Alluvial fan An outspread, gently sloping mass of alluvium deposited by a stream, especially in an arid or semiarid region where a stream issues from a narrow canyon onto a plain or valley floor. Viewed from above, it has the shape of an open fan, the apex being at the valley mouth.
Bedding surface/plane In sedimentary or stratified rocks, the division planes that separate each successive layer or bed from the one above or below. It is commonly marked by a visible change in lithology or colour.
Bedrock The solid rock underlying gravel, sand, clay, and so forth; any solid rock exposed at the surface of the earth or overlain by unconsolidated superficial material.
Borehole A circular hole drilled into the earth, often to a great depth, as a prospective oil, gas, or water well or for exploratory purposes.
Check dams Check dams are small sediment storage dams built in the channels of steep gullies to stabilize the channel bed. A common use is to control channelized debris- flow frequency and volume. Check dams are expensive to construct and are therefore usually only built where important installations or natural habitat (such as a camp or unique spawning area) lays downslope.
Colluvium A general term applied to loose and incoherent deposits, usually at the foot of a slope or cliff and brought there chiefly by gravity.
Debris basin (sometimes called catch basins) A large excavated basin into which a debris flow runs or is directed and where it quickly dissipates its energy and deposits its load. Abandoned gravel pits or rock quarries are often used as debris basins.
Delta-front landsliding Delta fronts are where deposition in deltas is most active—underwater landsliding along coastal and delta regions due to rapid sedimentation of loosely consolidated clay, which is low in strength and high in pore-water pressures.
Digital Elevation Model (DEM) A digital elevation model (DEM) is a digital file consisting of terrain elevations for ground positions at regularly spaced horizontal intervals. (A commercial definition – new technology)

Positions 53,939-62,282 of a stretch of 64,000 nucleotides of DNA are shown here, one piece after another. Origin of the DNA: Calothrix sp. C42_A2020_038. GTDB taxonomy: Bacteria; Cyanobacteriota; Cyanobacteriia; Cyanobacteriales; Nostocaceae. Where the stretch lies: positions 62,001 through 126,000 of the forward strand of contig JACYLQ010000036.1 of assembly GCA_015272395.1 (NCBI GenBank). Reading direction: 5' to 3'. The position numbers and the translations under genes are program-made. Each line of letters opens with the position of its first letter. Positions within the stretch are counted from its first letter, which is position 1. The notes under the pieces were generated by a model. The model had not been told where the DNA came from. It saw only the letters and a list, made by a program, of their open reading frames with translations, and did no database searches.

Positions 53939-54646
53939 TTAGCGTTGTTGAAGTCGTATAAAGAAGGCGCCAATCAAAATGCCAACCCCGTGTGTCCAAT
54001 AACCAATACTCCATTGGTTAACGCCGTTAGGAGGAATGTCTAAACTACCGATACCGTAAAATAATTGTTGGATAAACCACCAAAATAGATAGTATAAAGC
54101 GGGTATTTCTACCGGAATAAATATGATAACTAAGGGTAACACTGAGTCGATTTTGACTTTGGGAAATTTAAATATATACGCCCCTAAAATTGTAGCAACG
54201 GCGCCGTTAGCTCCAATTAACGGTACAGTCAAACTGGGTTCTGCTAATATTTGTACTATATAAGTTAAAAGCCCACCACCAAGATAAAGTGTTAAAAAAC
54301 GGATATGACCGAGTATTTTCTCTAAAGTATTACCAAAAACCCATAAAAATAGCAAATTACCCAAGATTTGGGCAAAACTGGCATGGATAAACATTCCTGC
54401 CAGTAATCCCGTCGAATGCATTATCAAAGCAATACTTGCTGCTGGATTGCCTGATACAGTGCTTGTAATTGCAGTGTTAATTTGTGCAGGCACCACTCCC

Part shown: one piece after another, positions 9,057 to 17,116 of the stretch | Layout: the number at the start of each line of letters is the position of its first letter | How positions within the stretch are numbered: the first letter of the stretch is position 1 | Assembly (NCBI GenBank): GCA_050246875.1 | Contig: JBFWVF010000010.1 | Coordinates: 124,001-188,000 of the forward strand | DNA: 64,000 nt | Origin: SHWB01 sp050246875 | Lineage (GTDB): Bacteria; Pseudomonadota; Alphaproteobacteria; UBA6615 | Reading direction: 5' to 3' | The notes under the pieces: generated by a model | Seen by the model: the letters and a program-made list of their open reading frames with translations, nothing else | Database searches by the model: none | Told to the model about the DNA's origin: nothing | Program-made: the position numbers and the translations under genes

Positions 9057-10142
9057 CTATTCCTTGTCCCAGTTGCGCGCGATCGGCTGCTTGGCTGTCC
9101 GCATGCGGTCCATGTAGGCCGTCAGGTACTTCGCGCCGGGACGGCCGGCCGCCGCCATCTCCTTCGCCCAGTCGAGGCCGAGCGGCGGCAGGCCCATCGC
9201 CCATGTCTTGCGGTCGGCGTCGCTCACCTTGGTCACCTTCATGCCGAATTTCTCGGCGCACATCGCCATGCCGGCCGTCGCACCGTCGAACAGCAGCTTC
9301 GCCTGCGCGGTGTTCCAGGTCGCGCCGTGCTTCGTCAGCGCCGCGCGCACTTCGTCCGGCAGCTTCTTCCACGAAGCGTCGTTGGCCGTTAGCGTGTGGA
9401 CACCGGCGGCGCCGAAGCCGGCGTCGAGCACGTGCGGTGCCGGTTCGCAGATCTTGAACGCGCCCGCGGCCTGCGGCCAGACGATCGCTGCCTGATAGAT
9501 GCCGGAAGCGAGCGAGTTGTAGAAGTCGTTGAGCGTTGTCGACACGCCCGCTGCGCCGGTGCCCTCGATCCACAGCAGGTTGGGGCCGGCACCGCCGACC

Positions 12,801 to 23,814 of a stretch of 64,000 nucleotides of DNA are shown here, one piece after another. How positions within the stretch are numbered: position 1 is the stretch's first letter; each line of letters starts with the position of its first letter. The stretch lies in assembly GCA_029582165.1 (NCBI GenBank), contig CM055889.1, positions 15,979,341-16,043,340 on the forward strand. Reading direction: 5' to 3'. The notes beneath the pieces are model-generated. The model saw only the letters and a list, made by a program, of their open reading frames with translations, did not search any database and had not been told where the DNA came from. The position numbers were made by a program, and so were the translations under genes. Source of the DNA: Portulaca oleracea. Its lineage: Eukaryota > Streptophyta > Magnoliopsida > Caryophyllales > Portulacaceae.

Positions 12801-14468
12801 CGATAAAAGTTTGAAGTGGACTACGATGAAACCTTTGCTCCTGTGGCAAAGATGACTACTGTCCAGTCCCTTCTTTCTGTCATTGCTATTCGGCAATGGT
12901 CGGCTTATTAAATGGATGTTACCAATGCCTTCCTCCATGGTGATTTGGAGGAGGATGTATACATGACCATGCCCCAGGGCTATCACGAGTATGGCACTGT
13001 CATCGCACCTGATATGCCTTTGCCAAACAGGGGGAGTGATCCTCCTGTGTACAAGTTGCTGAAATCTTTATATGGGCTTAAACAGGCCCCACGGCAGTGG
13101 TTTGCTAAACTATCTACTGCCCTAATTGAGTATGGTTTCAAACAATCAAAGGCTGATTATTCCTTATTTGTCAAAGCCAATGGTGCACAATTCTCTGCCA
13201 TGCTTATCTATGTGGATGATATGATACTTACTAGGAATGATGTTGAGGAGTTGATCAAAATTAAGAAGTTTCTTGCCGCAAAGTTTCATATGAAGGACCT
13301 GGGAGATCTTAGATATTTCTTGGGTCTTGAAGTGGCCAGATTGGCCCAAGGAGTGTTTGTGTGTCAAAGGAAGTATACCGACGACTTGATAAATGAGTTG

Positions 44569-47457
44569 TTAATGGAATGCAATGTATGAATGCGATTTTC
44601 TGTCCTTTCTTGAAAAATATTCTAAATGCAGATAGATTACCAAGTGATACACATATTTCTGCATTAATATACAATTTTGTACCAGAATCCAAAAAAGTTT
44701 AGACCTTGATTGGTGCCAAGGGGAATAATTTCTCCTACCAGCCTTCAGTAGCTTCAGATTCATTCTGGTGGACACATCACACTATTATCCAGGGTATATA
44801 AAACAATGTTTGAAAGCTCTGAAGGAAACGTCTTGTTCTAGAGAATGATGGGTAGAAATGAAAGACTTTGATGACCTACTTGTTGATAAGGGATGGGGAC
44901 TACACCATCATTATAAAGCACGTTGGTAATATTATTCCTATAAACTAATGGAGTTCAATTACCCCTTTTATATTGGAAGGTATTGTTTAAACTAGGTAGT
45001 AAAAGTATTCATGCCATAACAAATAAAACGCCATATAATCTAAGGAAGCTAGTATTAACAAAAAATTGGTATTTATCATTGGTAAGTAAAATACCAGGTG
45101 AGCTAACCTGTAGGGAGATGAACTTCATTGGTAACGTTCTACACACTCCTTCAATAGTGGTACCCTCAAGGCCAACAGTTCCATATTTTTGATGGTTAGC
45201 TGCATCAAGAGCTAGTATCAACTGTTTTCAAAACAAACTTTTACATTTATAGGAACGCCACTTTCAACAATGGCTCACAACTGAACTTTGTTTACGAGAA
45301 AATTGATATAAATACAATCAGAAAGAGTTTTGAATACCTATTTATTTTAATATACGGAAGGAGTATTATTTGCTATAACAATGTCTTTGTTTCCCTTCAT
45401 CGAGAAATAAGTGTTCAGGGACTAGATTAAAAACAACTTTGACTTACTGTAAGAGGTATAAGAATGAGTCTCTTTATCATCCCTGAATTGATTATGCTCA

Digital Terrain Model (DTM) The term used by United States Department of Defense and other organizations to describe digital elevation data.
Drawdown Lowering of water levels in rivers, lakes, wells, or underground aquifers due to withdrawal of water. Drawdown may leave unsupported banks or poorly packed earth that can cause landslides.
Early Warning System (EWS) The set of capacities needed to generate and disseminate timely and meaningful warning information to enable individuals, communities and organizations threatened by a hazard to prepare and to act appropriately and in sufficient time to reduce the possibility of harm or loss.
Electronic distance meter (EDM) A device that emits ultrasonic waves that bounce off solid objects and return to the meter. The meter’s microprocessor then converts the elapsed time into a distance measurement. Sound waves spread 1 foot wide for every 10 feet measured. There are various types available.
Elements at risk The population, buildings and engineering works, economic activities, public services utilities, other infrastructures and environmental values in the area potentially affected by the landslide hazard.
Epicentre The point on the Earth’s surface directly above the focus of an earthquake.
Expansive soils Types of soil that shrink or swell as the moisture content decreases or increases. Structures built on these soils may shift, crack, and break as soils shrink and subside or expand. Also known as swelling soils.
Extensometer An instrument for measuring small deformations, as in tests of stress.
Factor of safety The factor of safety, also known as Safety Factor, is used to provide a design margin over the theoretical design capacity to allow for uncertainty in the design process. The uncertainty could be any one of a number of the components of the design process including calculations and material strengths for example. Commonly, a factor of safety of less than 1, for instance,
on an engineered slope indicates potential failure, where a factor of safety of greater than 1, indicates stability.
Geodesic/geodetic measurements The investigation of any scientific questions connected with the shape and dimensions of the Earth.
Fracture Brittle deformation due to a momentary loss of cohesion or loss of resistance to differential stress and a release of stored elastic energy. Both joints and faults are fractures.
Geographic Information System (GIS) A computer program and associated data bases that permit cartographic information (including geologic information) to be queried by the geographic coordinates of features. Usually the data are organized in “layers” representing different geographic entities such as hydrology, culture, topography, and so forth. A geographic information system, or GIS, permits information from different layers to be easily integrated and analysed.